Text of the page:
It should come as no surprise that the band has another stellar release impending. Three years ago, Double Fuzz was similarly on a high. They scored the top prize at x92.9’s Xposure competition alongside some seriously high profile gigs. The clothing company Patagonia used their song in a commercial; the Showtime series Shameless used their songs on the program. However, their lack of urgency in recording and releasing a follow-up meant they seemed to somewhat disappear. According to Whitehead, this was intentional.

“I moved from Calgary to this little place outside of Pemberton,” he says over the phone. “It was this little cabin in the woods, total isolation. We had access to Pemberton, but we essentially just wanted to get away, and look after the property for a bit. I wanted to get away and focus on things I wanted to focus on, to trim the fat, so to speak. And so we did that, took that opportunity,” he says.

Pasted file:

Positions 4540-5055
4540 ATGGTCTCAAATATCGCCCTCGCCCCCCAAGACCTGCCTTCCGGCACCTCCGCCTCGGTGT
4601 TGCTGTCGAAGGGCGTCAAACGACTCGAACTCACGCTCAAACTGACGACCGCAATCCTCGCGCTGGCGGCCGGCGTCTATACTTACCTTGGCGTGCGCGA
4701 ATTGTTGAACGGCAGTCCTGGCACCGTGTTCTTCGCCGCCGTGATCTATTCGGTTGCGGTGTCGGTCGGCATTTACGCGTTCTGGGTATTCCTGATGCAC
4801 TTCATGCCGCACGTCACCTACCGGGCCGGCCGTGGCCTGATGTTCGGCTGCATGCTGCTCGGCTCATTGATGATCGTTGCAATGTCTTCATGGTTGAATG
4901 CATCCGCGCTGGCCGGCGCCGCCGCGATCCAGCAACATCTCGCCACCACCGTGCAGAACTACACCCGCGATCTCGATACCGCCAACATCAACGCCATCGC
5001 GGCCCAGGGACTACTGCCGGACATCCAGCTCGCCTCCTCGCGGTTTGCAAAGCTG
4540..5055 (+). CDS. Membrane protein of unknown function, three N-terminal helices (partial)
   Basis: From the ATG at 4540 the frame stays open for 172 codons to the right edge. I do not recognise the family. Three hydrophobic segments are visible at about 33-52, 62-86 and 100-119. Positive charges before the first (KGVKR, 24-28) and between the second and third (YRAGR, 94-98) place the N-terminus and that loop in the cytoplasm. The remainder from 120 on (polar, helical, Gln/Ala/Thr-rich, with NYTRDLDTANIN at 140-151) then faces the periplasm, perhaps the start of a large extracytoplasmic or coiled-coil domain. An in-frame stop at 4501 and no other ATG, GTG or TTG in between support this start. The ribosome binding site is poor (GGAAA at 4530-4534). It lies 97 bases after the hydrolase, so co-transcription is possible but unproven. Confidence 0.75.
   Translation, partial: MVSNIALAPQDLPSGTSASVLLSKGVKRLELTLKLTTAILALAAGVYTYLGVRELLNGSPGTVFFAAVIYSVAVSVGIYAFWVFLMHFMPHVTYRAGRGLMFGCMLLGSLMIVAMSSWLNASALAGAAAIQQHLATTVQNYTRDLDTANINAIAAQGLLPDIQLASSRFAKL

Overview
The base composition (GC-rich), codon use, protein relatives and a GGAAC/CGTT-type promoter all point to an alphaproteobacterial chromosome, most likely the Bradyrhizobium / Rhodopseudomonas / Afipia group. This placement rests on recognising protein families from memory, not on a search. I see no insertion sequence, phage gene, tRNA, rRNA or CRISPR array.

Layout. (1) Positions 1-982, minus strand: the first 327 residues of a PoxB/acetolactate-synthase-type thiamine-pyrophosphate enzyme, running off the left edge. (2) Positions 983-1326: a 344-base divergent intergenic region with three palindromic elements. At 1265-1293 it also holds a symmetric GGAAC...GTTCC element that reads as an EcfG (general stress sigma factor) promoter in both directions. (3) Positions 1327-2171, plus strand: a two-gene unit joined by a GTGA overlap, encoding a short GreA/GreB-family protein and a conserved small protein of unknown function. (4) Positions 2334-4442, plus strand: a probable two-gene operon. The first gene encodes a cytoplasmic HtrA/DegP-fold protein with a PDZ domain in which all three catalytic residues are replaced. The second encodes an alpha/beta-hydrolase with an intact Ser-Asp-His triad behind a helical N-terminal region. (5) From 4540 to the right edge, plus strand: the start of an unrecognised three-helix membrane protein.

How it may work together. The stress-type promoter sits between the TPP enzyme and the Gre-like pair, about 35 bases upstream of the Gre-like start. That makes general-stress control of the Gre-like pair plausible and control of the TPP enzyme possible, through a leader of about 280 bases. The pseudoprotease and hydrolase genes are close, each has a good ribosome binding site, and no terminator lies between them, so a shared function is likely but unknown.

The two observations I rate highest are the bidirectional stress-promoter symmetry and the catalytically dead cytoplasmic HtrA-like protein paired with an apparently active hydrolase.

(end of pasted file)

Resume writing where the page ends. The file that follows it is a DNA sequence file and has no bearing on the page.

“After that, that wasn’t a very long-term thing, [my ex-girlfriend and I] decided to move to a city because we both worked in restaurants. So we just picked Victoria, because it was close.”

It was in Victoria that Whitehead finished writing the album; his bandmate and drummer Warren flew over for the recording process when writing was complete. To capture it, they returned to Jesse Gander, who can verifiably be called the best recording engineer on the West Coast of Canada. Gander has recorded albums by White Lung, Bison B.C., Anciients, Subhumans, Japandroids, S.T.R.E.E.T.S., and more, alongside many of the acts who’ve released notable albums in the past decade. It was Gander who helped solidify the early sound of Double Fuzz. While the self-titled debut was strong, merging the three-chord blues-rock oozing from Black Keys with an unrestrained psychedelia, CoCo sees the band moving slightly into new territory. The production is stronger, placing Whitehead’s stentorian vocals above the mix, while the riffs and drums work better in unison. Perhaps the songs are slightly simpler, but they are bigger and bolder. The sexual edge is undeniable.